It's been a busy year out on the water for the Marine Rescue Port Macquarie Unit.
The team of 220 volunteers have completed 80 rescues over the past 12 months, the highest number for one unit across the Mid North Coast.
Unit commander Greg Davies said the majority of their calls are because of engine problems.
"In the Port Macquarie area, most of our local boaties are good and log on with Marine Rescue when they head out on their boat," he said.
"It's mostly people who are on holiday and haven't used their boat for 12 months and have bad fuel or poor servicing of their vessel that find themselves in trouble."
Mr Davies said there are a high number of people who don't check their vessel before heading out on the water.
"They go out thinking everything is alright and then they run into trouble and we get called out to go and get them," he said.
Mr Davies estimates around 90 per cent of the unit's call outs are because of poor service or engine problems, while the remaining 10 per cent are injuries out on the water.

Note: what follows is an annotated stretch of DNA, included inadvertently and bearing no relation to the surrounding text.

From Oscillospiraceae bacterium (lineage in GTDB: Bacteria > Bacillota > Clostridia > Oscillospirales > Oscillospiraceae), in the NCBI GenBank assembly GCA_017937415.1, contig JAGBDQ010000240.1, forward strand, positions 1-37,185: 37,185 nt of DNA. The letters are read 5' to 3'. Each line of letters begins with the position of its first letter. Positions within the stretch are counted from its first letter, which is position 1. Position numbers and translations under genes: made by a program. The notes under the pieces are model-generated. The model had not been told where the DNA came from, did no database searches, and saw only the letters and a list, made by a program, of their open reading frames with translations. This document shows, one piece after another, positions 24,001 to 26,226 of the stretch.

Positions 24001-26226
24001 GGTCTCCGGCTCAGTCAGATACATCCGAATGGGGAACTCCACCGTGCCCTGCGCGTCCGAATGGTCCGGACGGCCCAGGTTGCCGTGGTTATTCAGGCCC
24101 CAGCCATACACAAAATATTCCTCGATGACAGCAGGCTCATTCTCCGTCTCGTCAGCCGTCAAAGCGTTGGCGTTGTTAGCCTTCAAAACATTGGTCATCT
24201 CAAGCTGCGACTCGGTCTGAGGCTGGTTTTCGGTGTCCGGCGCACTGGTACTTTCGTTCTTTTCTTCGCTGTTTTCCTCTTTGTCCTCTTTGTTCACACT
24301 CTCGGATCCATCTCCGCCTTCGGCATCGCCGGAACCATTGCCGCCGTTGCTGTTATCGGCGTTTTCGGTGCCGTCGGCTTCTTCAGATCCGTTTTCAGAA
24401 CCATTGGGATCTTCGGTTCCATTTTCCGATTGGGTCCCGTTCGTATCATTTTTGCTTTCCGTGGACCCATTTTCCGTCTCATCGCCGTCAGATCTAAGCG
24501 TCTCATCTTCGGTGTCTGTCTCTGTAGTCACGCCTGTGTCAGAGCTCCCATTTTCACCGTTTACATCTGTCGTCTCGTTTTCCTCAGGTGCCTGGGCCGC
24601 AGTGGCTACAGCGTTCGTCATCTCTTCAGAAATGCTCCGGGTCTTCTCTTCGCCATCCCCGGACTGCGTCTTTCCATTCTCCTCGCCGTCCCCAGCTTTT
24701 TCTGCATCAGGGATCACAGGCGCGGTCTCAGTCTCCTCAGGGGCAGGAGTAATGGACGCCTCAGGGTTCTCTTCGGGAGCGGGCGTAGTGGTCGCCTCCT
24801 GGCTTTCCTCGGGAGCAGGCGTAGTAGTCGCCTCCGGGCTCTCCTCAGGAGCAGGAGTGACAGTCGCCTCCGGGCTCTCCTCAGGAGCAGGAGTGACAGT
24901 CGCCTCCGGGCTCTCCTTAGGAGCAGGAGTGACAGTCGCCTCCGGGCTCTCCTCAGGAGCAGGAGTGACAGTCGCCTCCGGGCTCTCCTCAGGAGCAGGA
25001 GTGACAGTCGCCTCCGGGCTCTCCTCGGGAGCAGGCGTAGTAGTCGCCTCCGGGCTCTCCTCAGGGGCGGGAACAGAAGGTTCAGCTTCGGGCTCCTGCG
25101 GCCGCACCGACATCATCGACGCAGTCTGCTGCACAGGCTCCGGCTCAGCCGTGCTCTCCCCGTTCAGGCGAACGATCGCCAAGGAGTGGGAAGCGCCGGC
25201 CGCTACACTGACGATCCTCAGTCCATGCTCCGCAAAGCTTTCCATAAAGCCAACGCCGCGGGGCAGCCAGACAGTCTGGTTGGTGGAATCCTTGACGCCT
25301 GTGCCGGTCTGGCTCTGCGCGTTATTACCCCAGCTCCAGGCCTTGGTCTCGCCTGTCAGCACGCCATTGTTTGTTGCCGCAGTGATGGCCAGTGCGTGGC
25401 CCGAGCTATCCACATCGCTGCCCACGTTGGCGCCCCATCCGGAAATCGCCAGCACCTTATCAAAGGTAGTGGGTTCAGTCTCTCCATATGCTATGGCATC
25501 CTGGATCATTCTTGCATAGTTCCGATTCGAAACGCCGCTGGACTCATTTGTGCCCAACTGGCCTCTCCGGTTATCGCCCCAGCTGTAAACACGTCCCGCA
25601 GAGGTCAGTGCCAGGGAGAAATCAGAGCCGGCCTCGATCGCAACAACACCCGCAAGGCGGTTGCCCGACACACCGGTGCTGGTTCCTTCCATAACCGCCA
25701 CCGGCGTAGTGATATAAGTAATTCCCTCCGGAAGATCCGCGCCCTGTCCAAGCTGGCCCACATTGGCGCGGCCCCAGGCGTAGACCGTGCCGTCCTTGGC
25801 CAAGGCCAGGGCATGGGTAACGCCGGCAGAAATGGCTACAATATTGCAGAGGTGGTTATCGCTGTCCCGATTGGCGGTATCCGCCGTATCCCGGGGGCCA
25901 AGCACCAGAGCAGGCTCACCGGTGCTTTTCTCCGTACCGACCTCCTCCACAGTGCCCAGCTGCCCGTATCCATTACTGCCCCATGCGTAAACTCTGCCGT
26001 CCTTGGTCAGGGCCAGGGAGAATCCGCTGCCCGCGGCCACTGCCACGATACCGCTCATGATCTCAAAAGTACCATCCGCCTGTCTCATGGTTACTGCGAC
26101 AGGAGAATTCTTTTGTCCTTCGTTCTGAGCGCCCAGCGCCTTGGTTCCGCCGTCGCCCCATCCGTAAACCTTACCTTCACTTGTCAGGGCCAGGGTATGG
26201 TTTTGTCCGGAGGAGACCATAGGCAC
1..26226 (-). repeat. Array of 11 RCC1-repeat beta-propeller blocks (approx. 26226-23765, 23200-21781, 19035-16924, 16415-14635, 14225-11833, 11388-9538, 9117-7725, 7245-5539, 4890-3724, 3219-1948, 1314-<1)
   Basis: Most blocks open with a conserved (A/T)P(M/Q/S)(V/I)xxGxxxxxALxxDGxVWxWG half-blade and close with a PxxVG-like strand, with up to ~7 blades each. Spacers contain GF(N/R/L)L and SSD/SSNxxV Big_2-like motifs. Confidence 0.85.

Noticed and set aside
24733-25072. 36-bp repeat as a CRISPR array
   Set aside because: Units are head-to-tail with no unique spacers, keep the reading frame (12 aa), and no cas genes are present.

"We do a lot of training and the training team comes up with a number of scenarios that the crew and radio base don't know about," he said.
"We're always challenging ourselves and keeping our skills up so that when our crew get called to a real rescue it's just second nature."
Across the state, Marine Rescue NSW has had its second busiest 12 month period with 3905 rescues safely delivering 8599 people to shore.
Minister for Emergency Services and Resilience and Minister for Flood Recovery Steph Cooke congratulated Marine Rescue NSW volunteers for their outstanding efforts.
"One third of the rescues conducted in the last financial year were for life-threatening emergencies, sometimes in the worst of weather and sea conditions and at the dead of night," Ms Cooke said.
"I want to take this opportunity to thank our volunteers whose skill, bravery and dedication saves lives on the water and helps keep our state's waterways safe."
Mr Davies said it's because of the community that the unit is able to continue to assist those out on the water.
"We're not government funded. The fundraisers that we hold throughout the year funds the work we do and is the backbone of our unit," he said.
"We have great community support and that allows us to be out on the water protecting people."
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